Bringing an International Perspective to the College of Business

Jeffrey Krug, Ph.D., Jack and Vada Reynolds Endowed Chair in International Bus.
Jeffrey Krug, Ph.D., Jack and Vada Reynolds Endowed Chair in International Bus.

Jeffrey Krug, Ph.D., joined the College of Business last August 2010 as the Jack and Vada Reynolds Endowed Chair in International Business. Krug previously taught at universities both here and abroad, including Penn State, Indiana University, University of Illinois at Urbana-Champaign, Virginia Tech, College of William & Mary, Virginia Commonwealth University, and University of Münster in Germany. Before entering academia, he worked with PepsiCo, Inc., Kentucky Fried Chicken International, Texas Instruments Incorporated, the Austrian Postal Savings Bank in Vienna, and Commerzbank in Düsseldorf, Germany. He brings a strong background in economics, finance, accounting, and strategy to Loyola, where he teaches courses in strategic management and global strategy.

Krug has extensive international experience. He speaks and writes English, German, Portuguese, and Spanish and has a working knowledge of Japanese, French, and Finnish. He has lived in Austria, France, Germany, Brazil, and the United States. As an undergraduate student, he studied at the University of Cologne, Germany and University of Vienna, Austria. He has consulted extensively in Europe, Latin America, and the United States, working as an external consultant and seminar leader for leading strategy firms such as Accenture, Harnischfeger Pietsch & Partner, McKinsey & Co., and PricewaterhouseCoopers. He has also been a consultant for organizations such as the Federal Reserve Bank of Richmond, ChemTreat/Danaher, Rural Cellular Association, Porsche, Volkswagen, Caterpillar, Deutsche Telekom, and Procter & Gamble, among others.

In his first year at Loyola, Krug worked tirelessly on behalf of the university to revive the Center for International Business. He constituted an internal International Business Governance Board, organized a faculty International Business Group, and reconstituted the International Business Advisory Board, working to develop strong relationships with external business partners such as the World Trade Center, World Affairs Council, and the Port of New Orleans, among many others. He organized a new student organization called the Global Business Association (GBA), which will be open to all CBA students. An outstanding group of business students from all functional majors has been organized to kick off the first activities of GBA in September. He also initiated efforts to launch a Loyola chapter of AIE-SEC, the world’s largest student-run organization. AIE-SEC will be the launching pad for the development of foreign internships for Loyola students and internships for foreign students in New Orleans.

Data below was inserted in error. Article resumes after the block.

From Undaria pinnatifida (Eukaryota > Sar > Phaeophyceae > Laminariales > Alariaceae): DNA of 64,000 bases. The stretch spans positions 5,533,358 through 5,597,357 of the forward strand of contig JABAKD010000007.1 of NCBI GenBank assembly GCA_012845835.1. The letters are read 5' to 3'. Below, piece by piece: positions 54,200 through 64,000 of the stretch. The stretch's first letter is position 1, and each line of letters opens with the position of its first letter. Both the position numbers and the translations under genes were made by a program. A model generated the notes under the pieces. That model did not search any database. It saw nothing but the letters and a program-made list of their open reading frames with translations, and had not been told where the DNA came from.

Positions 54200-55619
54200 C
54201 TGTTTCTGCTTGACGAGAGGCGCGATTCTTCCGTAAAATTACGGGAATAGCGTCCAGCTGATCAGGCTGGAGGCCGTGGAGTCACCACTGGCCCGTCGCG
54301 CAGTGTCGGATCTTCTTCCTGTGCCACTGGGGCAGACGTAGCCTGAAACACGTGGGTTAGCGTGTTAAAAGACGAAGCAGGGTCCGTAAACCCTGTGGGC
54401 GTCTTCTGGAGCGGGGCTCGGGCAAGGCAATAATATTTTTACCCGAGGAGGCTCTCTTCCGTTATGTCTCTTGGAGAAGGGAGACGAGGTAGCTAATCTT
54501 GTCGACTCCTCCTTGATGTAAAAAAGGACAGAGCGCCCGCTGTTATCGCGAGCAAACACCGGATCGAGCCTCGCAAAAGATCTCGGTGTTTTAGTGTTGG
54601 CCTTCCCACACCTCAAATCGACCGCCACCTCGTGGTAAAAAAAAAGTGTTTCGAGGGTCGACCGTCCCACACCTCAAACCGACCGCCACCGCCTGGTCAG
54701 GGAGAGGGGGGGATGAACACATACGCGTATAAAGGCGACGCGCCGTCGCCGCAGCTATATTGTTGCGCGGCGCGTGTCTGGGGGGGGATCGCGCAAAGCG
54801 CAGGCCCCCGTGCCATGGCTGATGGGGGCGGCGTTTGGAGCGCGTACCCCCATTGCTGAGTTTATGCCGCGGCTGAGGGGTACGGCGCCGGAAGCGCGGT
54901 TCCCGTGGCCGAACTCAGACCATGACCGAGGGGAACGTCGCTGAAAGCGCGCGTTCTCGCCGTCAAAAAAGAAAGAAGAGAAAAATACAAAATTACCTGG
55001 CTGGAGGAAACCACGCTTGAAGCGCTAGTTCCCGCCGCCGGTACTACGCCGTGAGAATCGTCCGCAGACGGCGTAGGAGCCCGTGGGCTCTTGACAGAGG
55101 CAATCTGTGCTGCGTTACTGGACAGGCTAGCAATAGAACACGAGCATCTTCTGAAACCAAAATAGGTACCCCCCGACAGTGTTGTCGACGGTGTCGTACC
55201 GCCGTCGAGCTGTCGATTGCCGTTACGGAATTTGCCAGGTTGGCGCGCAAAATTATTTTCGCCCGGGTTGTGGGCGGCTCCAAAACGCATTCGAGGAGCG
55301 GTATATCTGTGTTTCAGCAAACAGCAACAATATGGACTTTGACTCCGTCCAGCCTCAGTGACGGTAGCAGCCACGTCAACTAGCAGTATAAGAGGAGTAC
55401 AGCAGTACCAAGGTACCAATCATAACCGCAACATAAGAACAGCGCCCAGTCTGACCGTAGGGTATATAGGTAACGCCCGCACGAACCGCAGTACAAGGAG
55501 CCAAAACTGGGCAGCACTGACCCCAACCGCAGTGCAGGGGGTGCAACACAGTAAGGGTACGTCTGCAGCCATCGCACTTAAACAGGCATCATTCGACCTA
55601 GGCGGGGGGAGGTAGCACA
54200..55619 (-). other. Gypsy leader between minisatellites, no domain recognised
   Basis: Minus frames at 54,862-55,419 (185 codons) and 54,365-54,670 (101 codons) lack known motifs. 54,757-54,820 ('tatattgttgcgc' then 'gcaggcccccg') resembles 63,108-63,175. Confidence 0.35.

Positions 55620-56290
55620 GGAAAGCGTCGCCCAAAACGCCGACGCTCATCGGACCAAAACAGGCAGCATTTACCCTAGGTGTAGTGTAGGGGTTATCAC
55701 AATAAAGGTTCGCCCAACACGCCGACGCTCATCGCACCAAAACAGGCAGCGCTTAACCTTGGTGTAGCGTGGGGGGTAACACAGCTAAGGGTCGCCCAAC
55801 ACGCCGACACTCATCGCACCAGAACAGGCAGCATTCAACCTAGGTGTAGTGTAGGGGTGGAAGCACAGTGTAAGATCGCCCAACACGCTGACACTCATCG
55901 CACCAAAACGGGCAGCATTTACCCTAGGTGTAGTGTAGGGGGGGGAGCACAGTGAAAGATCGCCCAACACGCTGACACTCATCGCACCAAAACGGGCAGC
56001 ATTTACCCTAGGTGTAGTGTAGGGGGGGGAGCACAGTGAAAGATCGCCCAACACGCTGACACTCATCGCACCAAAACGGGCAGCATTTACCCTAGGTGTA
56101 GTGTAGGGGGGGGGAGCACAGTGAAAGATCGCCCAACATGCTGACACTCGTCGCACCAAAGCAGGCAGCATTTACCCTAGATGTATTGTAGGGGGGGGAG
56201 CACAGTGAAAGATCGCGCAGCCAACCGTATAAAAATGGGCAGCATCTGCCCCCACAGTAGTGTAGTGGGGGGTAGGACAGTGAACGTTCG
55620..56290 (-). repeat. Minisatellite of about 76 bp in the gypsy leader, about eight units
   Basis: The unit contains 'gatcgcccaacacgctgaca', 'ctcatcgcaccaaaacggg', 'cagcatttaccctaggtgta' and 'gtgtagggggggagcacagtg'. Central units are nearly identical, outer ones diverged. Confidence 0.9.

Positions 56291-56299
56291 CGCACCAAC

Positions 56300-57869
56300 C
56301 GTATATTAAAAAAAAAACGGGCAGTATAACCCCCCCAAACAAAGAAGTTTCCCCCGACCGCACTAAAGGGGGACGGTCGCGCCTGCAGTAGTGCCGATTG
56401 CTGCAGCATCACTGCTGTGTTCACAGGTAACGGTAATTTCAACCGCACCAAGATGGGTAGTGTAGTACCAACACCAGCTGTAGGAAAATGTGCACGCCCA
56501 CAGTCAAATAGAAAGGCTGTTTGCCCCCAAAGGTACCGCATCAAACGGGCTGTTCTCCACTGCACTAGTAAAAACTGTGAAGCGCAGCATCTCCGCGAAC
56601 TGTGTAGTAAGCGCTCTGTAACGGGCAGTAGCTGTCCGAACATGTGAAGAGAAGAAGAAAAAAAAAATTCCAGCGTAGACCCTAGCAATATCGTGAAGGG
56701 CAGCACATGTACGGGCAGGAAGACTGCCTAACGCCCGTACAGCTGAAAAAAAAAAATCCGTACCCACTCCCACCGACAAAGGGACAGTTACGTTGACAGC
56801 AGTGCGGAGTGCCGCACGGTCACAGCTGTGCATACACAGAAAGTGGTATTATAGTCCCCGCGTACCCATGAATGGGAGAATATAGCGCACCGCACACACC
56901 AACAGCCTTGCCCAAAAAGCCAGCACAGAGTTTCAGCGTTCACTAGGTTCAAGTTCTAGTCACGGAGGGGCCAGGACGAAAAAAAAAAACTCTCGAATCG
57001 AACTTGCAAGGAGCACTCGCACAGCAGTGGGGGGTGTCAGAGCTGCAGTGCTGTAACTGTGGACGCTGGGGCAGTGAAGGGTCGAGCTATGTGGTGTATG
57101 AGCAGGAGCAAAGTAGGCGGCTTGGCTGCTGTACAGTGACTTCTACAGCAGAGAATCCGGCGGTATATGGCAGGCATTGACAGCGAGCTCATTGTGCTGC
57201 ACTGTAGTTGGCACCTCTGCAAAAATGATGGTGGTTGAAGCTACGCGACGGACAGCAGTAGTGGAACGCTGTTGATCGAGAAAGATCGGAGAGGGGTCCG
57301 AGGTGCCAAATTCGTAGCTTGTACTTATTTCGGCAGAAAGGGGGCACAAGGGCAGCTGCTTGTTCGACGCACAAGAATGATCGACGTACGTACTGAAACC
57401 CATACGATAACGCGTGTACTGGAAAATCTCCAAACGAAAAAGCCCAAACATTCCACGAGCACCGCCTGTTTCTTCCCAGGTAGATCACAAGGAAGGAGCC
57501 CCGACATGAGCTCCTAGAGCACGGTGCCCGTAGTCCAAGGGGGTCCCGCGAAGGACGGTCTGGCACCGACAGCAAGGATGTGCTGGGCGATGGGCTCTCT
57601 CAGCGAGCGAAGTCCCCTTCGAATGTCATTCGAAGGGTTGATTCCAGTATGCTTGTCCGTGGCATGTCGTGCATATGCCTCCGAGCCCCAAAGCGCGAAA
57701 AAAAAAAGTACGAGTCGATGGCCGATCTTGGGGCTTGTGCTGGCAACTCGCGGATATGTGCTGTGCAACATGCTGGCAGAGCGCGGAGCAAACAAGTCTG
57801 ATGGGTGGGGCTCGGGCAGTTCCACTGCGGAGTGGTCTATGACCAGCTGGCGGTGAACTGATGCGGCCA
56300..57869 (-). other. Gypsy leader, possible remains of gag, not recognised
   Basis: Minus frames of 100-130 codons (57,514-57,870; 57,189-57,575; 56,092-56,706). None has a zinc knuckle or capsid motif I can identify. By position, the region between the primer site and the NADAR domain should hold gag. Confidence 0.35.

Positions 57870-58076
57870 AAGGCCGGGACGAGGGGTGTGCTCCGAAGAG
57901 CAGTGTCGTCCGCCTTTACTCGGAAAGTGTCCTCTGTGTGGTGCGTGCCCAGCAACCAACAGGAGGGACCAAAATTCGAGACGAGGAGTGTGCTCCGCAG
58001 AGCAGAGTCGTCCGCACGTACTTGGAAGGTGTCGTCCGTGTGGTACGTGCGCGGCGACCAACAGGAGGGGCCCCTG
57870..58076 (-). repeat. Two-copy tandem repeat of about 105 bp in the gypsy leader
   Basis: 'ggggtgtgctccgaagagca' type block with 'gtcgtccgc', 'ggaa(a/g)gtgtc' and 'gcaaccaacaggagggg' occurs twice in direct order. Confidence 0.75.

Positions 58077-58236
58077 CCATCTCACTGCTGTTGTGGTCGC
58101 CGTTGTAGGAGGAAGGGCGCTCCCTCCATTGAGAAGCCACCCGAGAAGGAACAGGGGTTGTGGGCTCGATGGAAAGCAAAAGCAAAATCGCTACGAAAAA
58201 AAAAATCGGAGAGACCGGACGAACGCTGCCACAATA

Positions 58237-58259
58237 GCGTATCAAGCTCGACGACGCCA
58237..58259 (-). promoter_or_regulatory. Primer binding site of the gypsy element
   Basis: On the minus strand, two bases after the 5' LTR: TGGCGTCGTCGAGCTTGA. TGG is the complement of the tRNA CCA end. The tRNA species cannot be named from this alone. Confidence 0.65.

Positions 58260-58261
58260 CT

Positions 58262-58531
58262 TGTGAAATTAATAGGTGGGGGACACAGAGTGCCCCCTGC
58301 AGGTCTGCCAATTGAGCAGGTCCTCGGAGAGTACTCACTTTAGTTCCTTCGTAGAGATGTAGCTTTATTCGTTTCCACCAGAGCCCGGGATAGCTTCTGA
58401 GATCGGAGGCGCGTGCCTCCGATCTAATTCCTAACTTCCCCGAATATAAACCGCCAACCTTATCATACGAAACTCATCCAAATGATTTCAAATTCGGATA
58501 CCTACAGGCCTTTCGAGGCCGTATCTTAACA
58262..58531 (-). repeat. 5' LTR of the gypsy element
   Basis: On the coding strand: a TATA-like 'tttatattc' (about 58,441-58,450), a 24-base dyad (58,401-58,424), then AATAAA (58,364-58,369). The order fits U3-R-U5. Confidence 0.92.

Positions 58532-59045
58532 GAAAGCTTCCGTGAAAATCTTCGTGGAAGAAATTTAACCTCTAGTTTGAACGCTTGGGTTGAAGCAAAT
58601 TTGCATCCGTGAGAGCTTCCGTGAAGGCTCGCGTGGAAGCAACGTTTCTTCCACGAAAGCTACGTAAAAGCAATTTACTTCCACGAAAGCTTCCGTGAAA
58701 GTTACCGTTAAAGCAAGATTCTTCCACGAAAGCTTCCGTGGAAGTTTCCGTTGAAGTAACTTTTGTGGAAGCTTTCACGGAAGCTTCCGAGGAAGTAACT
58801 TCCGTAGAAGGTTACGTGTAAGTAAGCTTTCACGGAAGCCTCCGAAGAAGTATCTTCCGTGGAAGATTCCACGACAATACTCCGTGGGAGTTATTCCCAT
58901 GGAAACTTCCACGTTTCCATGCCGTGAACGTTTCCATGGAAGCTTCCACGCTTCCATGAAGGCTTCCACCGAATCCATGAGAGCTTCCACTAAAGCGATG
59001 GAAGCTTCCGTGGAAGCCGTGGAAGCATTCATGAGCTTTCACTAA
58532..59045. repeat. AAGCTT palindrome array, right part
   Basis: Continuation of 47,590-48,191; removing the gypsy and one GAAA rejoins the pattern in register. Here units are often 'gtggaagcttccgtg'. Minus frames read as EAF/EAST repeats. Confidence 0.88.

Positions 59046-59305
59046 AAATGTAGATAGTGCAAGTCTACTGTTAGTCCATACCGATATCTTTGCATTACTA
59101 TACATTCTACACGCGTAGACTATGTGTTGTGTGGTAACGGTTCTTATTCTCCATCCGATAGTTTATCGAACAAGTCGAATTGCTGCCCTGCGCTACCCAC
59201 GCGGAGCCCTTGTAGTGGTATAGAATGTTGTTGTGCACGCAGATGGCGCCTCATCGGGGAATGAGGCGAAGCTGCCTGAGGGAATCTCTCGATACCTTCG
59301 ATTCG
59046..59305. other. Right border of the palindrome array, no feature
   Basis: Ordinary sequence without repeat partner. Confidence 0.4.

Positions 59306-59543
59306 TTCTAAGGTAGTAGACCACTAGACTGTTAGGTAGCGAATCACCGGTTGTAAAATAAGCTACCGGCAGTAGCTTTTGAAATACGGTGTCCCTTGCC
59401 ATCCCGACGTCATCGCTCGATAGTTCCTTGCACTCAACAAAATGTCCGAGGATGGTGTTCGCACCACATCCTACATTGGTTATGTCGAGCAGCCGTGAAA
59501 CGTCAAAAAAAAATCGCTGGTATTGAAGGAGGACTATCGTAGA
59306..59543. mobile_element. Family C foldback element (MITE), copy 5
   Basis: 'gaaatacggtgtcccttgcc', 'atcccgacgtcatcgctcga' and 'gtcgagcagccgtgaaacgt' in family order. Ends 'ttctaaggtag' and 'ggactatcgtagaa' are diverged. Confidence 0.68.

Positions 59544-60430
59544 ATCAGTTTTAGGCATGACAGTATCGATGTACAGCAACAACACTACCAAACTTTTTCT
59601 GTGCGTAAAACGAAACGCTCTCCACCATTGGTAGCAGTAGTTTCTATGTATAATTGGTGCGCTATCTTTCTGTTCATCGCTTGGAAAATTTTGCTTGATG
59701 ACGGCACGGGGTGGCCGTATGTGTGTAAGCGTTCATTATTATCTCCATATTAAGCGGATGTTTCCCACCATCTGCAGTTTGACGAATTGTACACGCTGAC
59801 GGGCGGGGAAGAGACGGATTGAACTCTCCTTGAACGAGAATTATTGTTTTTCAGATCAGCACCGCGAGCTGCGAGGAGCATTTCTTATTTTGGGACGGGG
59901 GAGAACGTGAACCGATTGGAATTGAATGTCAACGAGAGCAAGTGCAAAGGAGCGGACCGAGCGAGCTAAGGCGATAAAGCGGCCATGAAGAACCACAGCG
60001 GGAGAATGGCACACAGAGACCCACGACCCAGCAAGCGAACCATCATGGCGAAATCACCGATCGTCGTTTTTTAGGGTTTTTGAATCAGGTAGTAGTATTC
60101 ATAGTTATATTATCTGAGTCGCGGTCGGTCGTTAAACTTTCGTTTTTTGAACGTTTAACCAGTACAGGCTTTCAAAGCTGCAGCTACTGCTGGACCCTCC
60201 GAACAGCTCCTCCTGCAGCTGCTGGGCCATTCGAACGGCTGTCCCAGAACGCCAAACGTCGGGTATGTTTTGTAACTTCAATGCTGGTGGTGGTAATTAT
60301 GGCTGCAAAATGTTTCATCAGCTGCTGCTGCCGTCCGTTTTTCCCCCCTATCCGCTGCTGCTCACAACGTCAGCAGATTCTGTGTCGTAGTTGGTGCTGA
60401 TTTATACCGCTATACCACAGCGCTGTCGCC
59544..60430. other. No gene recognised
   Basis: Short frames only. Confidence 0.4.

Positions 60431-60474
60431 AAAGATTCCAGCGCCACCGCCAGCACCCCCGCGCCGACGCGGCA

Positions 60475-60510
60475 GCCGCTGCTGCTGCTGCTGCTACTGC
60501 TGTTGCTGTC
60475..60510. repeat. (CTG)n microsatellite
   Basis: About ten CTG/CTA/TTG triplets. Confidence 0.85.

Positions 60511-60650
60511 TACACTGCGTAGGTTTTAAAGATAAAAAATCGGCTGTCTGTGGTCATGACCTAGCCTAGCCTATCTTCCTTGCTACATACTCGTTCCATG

In addition to his work with the aforementioned programs, Krug has initiated a restructuring of the international business major.

“One of the problems our international business majors face on the job market is that corporations want graduates to make immediate contributions in a functional area of business. Our IB majors are very well-rounded but lack functional training that allows them to get a foot in the door,” Krug says.

This problem will be addressed by restructuring the international business major so that every student graduates with a functional concentration.

“Our students will be able to walk into an interview and tell recruiters that they are graduating with a major in international business and a functional concentration in accounting, economics, finance, management, or marketing.” It will be a tremendous opportunity for our students to improve their marketability.

Recently, Krug initiated efforts to establish Loyola as a “full member” in the Consortium for Undergraduate International Business Programs (CUIBE). CUIBE is composed of an elite group of universities (e.g., University of South Carolina, George Washington University, Washington State University) that meet a rigid set of requirements in international business education. Members must offer an international business major or minor, foreign language training, and foreign exchange programs, among other stringent requirements. Fewer than 35 universities, including Loyola, meet these requirements.

“Our membership in CUIBE will put Loyola in an elite group of institutions and improve our national reputation for excellence in international business education,” Krug says.

Krug recently received international recognition when he was asked to appear on China Central Television. The nationally televised program focused on Krug’s research on the “Human Side of Mergers and Acquisitions” and is one of six, 30-minute segments on mergers and acquisitions aired by China Central Television.

Krug comments, “It was a great honor to be included in this series. They interviewed academics from Harvard, Yale, and Princeton as well as U.S. government officials and chief executive officers from large multinationals in the United States, Europe, and Asia. It is a wonderful opportunity to increase awareness for Loyola and the College of Business.”

Krug has made a major impact on the College of Business in a very short time through his high energy and remarkable work ethic. He enthusiastically notes that “My Pennsylvania German upbringing has infused me with a strong work ethic, and I get enormous satisfaction at seeing us build great programs.”

Great job Jeffrey! Welcome aboard!

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